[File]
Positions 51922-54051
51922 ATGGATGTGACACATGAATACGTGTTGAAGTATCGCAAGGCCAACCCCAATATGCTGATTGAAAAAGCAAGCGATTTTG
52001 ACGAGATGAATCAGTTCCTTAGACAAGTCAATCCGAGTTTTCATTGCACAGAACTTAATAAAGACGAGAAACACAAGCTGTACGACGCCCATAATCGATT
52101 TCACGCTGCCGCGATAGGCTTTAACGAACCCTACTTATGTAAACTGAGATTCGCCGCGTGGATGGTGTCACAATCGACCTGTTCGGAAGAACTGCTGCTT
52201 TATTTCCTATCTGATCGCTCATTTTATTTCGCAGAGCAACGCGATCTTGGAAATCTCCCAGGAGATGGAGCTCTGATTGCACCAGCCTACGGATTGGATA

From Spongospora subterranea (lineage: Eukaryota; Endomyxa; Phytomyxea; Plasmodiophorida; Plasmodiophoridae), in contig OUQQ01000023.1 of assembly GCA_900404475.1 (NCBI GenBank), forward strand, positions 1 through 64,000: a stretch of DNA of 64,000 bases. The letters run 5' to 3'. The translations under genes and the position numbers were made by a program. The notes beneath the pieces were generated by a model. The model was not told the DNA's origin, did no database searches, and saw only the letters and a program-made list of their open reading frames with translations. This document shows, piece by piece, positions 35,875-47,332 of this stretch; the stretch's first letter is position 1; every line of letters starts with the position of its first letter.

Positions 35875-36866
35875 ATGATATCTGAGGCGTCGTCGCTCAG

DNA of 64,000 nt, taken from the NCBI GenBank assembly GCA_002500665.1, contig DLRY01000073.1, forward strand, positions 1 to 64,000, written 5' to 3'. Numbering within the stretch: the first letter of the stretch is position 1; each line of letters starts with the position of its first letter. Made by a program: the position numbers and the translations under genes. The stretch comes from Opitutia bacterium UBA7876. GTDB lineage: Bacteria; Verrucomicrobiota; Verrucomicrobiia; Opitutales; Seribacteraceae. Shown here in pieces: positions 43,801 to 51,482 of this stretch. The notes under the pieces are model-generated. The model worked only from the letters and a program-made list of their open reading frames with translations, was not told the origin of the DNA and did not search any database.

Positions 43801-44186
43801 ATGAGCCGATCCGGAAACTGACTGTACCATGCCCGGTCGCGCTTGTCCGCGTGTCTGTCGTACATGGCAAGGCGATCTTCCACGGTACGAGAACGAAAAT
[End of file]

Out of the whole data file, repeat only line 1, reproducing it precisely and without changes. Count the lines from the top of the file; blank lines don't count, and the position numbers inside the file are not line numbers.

Positions 51922-54051